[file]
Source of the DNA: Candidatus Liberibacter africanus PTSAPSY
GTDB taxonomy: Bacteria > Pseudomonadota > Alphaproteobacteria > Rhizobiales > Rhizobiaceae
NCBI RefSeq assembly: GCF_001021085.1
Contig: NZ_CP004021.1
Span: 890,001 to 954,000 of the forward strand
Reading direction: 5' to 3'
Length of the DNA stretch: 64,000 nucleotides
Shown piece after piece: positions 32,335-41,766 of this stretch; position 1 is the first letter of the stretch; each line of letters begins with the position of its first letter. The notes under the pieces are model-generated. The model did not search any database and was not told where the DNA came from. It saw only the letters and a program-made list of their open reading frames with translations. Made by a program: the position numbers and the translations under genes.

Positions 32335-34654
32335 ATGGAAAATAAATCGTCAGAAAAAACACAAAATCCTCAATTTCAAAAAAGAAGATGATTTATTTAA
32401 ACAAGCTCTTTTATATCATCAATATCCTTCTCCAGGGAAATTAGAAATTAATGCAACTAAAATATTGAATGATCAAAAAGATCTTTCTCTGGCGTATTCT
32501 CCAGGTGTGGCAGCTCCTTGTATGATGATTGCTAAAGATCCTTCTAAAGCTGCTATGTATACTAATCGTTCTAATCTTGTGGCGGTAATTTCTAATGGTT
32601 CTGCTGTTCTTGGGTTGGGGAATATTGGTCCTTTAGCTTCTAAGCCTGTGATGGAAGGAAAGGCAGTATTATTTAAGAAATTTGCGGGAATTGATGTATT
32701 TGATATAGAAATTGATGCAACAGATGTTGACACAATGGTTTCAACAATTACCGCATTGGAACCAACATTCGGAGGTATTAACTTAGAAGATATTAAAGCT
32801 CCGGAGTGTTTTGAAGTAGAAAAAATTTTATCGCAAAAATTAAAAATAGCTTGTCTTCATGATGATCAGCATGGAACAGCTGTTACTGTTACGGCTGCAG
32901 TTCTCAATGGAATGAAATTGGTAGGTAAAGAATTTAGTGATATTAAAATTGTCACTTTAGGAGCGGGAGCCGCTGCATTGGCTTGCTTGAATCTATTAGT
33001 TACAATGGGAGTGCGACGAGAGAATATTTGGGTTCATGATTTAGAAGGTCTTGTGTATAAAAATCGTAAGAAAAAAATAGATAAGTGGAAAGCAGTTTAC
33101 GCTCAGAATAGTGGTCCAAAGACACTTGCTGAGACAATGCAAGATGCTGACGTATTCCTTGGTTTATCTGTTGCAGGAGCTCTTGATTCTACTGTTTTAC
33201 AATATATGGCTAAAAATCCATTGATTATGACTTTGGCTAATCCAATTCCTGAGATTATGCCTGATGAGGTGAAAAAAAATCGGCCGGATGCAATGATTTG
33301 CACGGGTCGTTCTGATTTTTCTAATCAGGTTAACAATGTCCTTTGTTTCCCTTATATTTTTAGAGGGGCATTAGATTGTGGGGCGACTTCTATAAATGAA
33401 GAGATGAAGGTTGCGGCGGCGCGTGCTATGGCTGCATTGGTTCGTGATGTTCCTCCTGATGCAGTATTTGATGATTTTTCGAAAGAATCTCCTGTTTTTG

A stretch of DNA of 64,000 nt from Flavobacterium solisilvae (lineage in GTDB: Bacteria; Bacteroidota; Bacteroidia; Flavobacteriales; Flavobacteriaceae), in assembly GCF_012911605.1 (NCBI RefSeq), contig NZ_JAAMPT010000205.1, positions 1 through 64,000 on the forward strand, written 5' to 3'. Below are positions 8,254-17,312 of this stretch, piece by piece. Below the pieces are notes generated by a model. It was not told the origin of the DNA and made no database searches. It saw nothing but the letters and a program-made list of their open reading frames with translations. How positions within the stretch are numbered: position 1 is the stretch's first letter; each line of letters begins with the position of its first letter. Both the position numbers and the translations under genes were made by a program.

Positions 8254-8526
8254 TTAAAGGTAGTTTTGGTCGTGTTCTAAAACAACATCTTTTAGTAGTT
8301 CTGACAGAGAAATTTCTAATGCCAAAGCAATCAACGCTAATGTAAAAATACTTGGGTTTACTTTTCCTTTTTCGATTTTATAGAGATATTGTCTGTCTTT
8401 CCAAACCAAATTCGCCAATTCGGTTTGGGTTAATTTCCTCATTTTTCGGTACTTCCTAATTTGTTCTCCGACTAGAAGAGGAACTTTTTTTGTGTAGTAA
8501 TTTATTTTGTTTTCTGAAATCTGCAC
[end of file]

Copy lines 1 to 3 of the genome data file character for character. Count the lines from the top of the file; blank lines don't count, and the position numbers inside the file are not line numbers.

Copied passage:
Source of the DNA: Candidatus Liberibacter africanus PTSAPSY
GTDB taxonomy: Bacteria > Pseudomonadota > Alphaproteobacteria > Rhizobiales > Rhizobiaceae
NCBI RefSeq assembly: GCF_001021085.1